It's been a while since I've had the time to blog. Shannon's taken a temporary summer job (for which part-time options were sadly scarce) so Will's in day care longer than we'd really care for each day for the next few weeks.
As I am inherently more dense than my wife (and she does spend more time with Young Master -- something which I'm working on) she tends to catch more of his developmental milestones. I was there for the first time he crawled (though in retrospect using my glasses as bait to encourage him wasn't terribly bright), and he took his first stumbling almost-steps toward me in Shannon's parents' den. That's about all I remember, while Shannon has everything meticulously catalogued, notarized and filed in her head.
Oh, yeah -- his first word was "kitty" and I was there for that as well.
Anyway, a couple of nights ago I was most definitely, vividly there and in the moment for another developmental milestone. There's a single step down from our kitchen to the den, and Will has always been fairly adept at steadying himself against the wall as he works his way down and back.
Shannon was on her computer, and I was watching Will when he stood in the center of the step, away from the walls on either side, and very cautiously, thoughtfully, stepped slooooowly down...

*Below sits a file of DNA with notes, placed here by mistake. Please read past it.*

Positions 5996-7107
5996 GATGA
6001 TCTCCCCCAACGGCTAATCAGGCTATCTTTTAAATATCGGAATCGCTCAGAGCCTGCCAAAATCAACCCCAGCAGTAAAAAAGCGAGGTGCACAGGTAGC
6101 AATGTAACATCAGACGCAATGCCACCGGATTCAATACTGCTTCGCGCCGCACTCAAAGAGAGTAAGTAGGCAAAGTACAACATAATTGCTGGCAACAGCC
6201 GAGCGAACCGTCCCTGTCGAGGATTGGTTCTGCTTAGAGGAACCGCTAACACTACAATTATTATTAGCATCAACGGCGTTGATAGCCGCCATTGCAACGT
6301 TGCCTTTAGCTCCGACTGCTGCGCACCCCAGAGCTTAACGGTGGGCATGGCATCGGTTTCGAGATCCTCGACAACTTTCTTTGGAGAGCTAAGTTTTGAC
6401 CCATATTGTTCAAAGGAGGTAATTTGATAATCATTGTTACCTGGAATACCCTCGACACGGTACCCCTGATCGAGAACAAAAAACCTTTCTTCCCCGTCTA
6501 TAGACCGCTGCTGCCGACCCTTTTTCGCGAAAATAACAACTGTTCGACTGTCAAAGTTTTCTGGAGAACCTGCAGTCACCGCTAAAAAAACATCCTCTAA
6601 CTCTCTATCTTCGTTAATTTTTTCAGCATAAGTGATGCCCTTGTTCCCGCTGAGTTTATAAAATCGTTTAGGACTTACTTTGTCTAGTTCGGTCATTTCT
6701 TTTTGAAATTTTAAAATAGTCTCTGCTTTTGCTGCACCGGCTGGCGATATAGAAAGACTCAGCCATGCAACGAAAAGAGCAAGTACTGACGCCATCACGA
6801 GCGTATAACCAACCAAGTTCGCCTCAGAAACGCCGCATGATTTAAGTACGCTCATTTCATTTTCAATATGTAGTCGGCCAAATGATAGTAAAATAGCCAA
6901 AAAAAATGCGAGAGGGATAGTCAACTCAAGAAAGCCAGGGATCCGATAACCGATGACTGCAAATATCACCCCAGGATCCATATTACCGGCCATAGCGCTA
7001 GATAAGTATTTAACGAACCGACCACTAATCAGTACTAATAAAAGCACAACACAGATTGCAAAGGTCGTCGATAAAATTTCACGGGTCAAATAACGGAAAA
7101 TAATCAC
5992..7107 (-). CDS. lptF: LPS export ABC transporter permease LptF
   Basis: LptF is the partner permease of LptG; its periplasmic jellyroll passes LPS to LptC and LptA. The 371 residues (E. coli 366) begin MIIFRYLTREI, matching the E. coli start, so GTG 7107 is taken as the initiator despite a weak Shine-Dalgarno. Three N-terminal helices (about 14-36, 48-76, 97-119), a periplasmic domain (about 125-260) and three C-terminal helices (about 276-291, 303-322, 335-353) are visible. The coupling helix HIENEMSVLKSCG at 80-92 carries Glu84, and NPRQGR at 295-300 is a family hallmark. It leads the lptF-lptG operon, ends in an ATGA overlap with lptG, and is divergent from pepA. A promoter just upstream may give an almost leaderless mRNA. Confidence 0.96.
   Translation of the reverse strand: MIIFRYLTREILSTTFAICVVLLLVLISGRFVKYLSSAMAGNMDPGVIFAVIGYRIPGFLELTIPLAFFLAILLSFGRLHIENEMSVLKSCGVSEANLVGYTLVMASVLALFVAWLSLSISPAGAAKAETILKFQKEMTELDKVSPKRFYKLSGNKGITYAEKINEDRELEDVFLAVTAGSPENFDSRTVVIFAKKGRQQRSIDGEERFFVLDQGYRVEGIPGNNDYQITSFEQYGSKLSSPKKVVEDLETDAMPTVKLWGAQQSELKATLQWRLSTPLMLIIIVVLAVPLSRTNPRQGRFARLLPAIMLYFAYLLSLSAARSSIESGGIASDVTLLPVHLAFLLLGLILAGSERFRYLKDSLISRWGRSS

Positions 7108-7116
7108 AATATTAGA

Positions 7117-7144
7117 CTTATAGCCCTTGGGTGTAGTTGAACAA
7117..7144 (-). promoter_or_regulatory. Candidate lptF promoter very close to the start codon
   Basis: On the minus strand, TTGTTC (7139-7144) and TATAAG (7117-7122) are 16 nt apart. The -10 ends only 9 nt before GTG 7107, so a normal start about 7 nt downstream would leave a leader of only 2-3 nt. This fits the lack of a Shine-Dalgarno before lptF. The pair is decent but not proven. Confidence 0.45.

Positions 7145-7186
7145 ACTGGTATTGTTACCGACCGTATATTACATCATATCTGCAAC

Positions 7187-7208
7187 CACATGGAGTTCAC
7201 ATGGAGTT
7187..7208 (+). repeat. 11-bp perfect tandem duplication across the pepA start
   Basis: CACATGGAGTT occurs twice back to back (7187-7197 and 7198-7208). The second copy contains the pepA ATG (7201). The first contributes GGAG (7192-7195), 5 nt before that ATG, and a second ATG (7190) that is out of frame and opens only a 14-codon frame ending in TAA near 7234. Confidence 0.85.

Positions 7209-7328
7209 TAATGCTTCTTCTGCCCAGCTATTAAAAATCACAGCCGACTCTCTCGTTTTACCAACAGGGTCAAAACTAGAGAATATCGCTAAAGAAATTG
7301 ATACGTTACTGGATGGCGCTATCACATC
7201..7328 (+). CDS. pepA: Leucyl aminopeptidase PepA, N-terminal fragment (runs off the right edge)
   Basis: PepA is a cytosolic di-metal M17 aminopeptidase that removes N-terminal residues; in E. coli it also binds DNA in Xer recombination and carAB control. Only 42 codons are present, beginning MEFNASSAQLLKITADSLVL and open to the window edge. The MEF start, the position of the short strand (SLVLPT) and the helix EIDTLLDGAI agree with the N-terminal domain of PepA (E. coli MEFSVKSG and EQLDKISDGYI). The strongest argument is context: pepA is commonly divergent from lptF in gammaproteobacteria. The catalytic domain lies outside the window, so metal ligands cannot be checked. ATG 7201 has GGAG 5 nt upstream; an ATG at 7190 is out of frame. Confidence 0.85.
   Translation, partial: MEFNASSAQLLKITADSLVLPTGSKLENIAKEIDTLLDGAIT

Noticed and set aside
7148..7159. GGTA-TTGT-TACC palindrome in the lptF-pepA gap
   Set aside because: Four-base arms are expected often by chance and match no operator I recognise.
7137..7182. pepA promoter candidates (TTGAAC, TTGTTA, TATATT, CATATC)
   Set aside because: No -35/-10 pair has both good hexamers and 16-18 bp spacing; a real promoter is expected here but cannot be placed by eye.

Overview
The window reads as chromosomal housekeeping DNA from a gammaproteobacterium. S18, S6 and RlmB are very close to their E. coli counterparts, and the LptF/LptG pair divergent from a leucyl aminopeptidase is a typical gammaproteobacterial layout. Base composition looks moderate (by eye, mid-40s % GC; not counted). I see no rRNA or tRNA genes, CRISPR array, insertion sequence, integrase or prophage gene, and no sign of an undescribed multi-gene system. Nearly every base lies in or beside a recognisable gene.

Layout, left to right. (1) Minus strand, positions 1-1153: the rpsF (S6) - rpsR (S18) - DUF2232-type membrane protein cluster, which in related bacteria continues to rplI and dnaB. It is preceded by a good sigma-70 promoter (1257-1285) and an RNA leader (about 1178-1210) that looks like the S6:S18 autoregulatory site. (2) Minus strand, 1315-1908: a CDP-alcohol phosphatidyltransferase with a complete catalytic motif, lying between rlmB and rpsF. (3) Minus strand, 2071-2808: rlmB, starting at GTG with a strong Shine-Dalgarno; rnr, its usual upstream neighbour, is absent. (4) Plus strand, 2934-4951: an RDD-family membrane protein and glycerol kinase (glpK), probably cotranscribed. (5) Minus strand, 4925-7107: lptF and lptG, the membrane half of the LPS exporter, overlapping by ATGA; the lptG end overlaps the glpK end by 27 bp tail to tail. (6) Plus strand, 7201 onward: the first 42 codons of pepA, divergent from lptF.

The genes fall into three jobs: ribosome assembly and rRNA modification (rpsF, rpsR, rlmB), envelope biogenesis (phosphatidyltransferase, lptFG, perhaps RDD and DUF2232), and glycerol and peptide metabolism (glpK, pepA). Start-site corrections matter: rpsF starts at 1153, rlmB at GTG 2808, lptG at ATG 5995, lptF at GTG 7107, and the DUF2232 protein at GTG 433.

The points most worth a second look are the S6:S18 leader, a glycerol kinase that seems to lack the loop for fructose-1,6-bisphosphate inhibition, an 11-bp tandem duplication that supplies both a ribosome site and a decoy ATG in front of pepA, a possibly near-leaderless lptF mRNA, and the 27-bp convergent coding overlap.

...and didn't fall. We clapped and cheered, and he ate up the adulation, of course.
That wasn't what stuck in my mind, though. Shannon resumed her computing. And I watched as Will turned around and immediately tried to walk back up the step, with much less trepidation. He couldn't quite pull himself up, and dropped to his knees. As I watched in amazement, he turned around, walked almost casually down the step, turned around again, and tried again. Stumble. Drop. Crawl. Turn. Step Down. Turn. Step Up. Stumble. Drop. Crawl. Turn. Step Down. Turn. Step Up. Stumble...
Over and over he tried, adding a little choreography by running across the kitchen, tagging the refrigerator, then coming back to the step to try again.
This was the first time I saw my son set his mind to something with the clear intention to "get something right." I could see the determination in his face. The gears were turning in his head. He was going to climb that step without using his hands. This was a challenge.
He finally figured it out last night. But I'm in awe of what I saw the night before: the further evolution of Will's personality. It's the kind of awe every parent feels when their child takes a first step, literally or metaphorically. But just because it's universal doesn't mean it's any less special when you see it.